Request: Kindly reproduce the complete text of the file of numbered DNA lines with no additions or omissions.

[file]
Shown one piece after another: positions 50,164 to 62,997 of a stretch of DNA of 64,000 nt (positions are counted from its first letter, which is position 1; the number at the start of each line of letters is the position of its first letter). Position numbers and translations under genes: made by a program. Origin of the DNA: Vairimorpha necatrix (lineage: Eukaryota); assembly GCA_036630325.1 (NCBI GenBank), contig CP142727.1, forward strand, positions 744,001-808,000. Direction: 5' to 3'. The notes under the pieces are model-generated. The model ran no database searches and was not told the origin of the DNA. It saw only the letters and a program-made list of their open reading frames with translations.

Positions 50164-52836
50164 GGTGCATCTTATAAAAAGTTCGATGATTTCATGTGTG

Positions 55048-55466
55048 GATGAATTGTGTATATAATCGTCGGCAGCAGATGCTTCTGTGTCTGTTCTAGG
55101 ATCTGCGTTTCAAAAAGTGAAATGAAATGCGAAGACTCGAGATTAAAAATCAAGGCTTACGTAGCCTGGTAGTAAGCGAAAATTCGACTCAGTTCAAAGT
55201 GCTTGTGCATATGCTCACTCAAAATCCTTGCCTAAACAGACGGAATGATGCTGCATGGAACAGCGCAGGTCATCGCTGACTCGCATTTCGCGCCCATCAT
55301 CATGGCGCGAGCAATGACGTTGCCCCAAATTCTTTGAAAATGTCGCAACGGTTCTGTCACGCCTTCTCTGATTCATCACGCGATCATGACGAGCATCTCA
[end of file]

Shown one piece after another: positions 50,164 to 62,997 of a stretch of DNA of 64,000 nt (positions are counted from its first letter, which is position 1; the number at the start of each line of letters is the position of its first letter). Position numbers and translations under genes: made by a program. Origin of the DNA: Vairimorpha necatrix (lineage: Eukaryota); assembly GCA_036630325.1 (NCBI GenBank), contig CP142727.1, forward strand, positions 744,001-808,000. Direction: 5' to 3'. The notes under the pieces are model-generated. The model ran no database searches and was not told the origin of the DNA. It saw only the letters and a program-made list of their open reading frames with translations.

Positions 50164-52836
50164 GGTGCATCTTATAAAAAGTTCGATGATTTCATGTGTG

Positions 55048-55466
55048 GATGAATTGTGTATATAATCGTCGGCAGCAGATGCTTCTGTGTCTGTTCTAGG
55101 ATCTGCGTTTCAAAAAGTGAAATGAAATGCGAAGACTCGAGATTAAAAATCAAGGCTTACGTAGCCTGGTAGTAAGCGAAAATTCGACTCAGTTCAAAGT
55201 GCTTGTGCATATGCTCACTCAAAATCCTTGCCTAAACAGACGGAATGATGCTGCATGGAACAGCGCAGGTCATCGCTGACTCGCATTTCGCGCCCATCAT
55301 CATGGCGCGAGCAATGACGTTGCCCCAAATTCTTTGAAAATGTCGCAACGGTTCTGTCACGCCTTCTCTGATTCATCACGCGATCATGACGAGCATCTCA